Earlier this week, emails were leaked to the press implying that Heiko Maas, a German Social Democratic Party member and part of Angela Merkel’s Cabinet, was responsible for supporting the Five Star Movement. The Five Star Movement is an anti-establishment, anti-globalist, populist and Eurosceptic Italian political party. This was leaked just after Italy left the European Union, and fingers pointed straight at Maas for his backing of Italian nationalists. Other members of the Cabinet went on to claim that the news was false, claiming Maas was unflinchingly loyal. The Guardian and CNN wanted to investigate this story.
At a meeting of Merkel’s Cabinet, we had a chance to ask its members questions. The first question – did you do it? – was answered with a resounding no (and that was expected). When we asked why the members of the Cabinet believed the news was fake, Maas responded with, “Why I think it’s fake? Because it’s not true.” After, though, he and other Cabinet members like Sigmar Gabriel, another member of the Social Democratic Party, went on to explain further. The proof we asked for? Apparently, federal intelligence services had investigated the emails and they really were fake. Another Cabinet member said they’d used a triple VPN – and again, it was fake. We don’t know if that’s true or not, but here’s what else the Guardian found out.
Q 1: Do you believe in anti-particracy like the Five Star Movement?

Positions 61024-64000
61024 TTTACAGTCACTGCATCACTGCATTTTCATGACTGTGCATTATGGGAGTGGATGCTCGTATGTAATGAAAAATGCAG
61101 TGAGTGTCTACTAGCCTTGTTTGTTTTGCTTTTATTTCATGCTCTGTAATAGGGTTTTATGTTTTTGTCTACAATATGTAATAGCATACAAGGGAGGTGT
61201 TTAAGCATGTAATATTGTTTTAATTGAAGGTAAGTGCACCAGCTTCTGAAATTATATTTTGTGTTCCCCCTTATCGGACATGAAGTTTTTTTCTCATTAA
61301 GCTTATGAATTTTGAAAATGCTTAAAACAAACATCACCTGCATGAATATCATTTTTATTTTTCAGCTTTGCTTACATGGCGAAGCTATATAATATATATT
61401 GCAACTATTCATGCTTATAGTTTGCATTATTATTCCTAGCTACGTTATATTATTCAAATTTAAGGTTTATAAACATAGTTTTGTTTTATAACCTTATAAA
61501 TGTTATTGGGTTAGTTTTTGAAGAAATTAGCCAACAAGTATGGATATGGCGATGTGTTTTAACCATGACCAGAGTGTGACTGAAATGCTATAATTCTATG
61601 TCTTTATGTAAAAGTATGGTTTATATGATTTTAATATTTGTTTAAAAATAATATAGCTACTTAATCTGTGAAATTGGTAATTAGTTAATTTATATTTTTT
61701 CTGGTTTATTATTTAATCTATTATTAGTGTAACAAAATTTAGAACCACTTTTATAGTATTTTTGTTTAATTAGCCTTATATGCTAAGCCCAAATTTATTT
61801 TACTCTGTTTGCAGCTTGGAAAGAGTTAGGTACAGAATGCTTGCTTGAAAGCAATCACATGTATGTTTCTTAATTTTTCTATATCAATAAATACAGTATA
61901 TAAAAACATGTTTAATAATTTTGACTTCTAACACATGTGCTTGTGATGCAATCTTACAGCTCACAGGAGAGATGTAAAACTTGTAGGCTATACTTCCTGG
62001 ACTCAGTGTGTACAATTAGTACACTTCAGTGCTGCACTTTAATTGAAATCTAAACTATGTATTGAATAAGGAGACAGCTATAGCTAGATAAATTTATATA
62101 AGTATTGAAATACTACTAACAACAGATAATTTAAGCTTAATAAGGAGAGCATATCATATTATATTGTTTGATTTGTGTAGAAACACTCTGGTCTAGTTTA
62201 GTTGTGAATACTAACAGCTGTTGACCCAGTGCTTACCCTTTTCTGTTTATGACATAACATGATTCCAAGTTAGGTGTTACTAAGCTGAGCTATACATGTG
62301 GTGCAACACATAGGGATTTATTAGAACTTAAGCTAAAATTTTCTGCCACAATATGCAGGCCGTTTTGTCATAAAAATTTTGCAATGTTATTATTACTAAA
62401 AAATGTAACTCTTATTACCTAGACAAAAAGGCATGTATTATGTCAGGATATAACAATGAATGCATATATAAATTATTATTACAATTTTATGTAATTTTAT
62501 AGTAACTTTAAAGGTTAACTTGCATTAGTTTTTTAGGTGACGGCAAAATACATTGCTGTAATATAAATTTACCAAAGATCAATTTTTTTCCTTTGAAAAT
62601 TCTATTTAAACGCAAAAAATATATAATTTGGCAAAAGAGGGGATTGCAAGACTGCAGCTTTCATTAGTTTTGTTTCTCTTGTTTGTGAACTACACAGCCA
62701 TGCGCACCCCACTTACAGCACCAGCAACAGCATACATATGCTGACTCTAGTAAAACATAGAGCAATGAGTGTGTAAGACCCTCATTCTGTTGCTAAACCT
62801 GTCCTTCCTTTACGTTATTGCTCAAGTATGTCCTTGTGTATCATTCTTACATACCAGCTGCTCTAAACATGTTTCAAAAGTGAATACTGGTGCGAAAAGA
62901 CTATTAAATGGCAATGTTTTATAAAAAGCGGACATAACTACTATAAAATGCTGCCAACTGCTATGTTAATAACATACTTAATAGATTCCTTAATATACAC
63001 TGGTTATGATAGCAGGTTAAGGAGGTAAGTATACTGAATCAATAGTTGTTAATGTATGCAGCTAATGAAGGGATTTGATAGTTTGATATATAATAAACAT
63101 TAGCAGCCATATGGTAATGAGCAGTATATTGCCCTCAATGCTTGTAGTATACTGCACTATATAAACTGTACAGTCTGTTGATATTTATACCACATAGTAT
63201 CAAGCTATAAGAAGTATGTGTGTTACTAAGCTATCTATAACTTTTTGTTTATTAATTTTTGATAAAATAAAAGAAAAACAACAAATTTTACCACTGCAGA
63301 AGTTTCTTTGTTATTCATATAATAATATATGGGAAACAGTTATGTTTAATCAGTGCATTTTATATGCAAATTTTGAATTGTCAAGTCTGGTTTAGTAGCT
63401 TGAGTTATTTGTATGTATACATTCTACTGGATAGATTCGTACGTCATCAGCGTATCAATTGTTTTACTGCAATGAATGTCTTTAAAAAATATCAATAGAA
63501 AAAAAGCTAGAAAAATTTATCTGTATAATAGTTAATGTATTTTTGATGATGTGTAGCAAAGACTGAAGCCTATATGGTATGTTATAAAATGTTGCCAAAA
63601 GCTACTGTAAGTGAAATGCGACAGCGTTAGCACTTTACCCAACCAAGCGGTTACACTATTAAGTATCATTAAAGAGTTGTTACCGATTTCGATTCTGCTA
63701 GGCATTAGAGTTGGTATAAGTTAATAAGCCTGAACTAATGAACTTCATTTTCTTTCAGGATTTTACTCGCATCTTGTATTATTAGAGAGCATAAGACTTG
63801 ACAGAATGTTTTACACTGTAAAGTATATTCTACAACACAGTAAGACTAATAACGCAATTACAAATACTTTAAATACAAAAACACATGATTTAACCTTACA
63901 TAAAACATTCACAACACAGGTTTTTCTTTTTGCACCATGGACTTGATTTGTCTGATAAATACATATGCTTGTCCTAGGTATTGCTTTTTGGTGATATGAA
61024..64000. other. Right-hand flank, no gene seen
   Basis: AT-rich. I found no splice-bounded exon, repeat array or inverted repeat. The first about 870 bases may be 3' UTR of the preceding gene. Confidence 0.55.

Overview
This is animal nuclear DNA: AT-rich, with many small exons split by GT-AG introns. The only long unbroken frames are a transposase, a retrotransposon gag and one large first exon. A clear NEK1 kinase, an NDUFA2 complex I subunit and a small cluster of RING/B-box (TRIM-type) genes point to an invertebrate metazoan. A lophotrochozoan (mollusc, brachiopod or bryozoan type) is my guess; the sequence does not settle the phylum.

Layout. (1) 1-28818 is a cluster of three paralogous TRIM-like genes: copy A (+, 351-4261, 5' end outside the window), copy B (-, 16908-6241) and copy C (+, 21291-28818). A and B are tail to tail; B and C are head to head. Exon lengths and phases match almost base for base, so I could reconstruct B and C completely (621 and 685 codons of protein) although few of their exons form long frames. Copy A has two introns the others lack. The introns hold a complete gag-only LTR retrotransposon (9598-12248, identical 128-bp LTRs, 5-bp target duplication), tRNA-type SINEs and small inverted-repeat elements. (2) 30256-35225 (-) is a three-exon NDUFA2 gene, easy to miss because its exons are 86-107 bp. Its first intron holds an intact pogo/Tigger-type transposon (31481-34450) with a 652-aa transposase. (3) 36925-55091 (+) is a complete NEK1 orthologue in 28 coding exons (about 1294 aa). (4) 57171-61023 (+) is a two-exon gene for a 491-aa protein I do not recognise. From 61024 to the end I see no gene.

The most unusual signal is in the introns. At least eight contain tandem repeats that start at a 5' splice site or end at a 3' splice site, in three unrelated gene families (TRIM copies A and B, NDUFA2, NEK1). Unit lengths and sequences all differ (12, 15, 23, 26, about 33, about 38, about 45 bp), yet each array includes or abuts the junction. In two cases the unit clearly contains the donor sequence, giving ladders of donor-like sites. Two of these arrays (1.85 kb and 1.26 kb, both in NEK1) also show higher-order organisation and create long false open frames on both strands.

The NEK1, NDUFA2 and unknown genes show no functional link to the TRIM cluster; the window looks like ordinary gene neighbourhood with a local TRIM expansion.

The answer to this was, again, a very strong, very loud no. Maas stuck to this – that he believed more than anyone that the European Union was necessary, important, and should not be broken up. While he did say that there were some political parties that believed Germany should be first, he also clarified that they were extremist parties that were not part of the Cabinet. Sigmar Gabriel said pretty much the same thing – that Germany (and the Cabinet) wanted Europe to be strong and united for everyone’s benefit.
Q 2: These emails implicate you (Maas) for supporting Italian nationalists who wanted to leave the EU? Do you want to break up the EU completely?
The answer to this, again, was that the emails were fake, the news was fake, and Maas wanted nothing more than solidarity in Europe.
Q 3: Are there people in your country and/or Cabinet that support the de-growth and structural shift of industries? Do they know about this?
The answer to this (after we were told that it was a valid question) – again, there were extremist groups that wanted Germany to be nationalist and only look out for itself. They didn’t deny that, but they did say that the Cabinet’s goal was to strengthen Germany and Europe economically and socially. That could only be done if the European countries stood together and moved forward. The Cabinet did not support de-growth at all.
Q 4, the last question: Is there anyone in this Cabinet that could have put the blame on Maas?
The answer to this question was unanimous – no. Every member of the Cabinet said that it was a united body, committed to working for the benefit of Germany. Every member wanted what was best for their country and would never even dream of undermining their work or a colleague in that way.
The Guardian and CNN were left with many remaining questions on Heiko Maas’ innocence.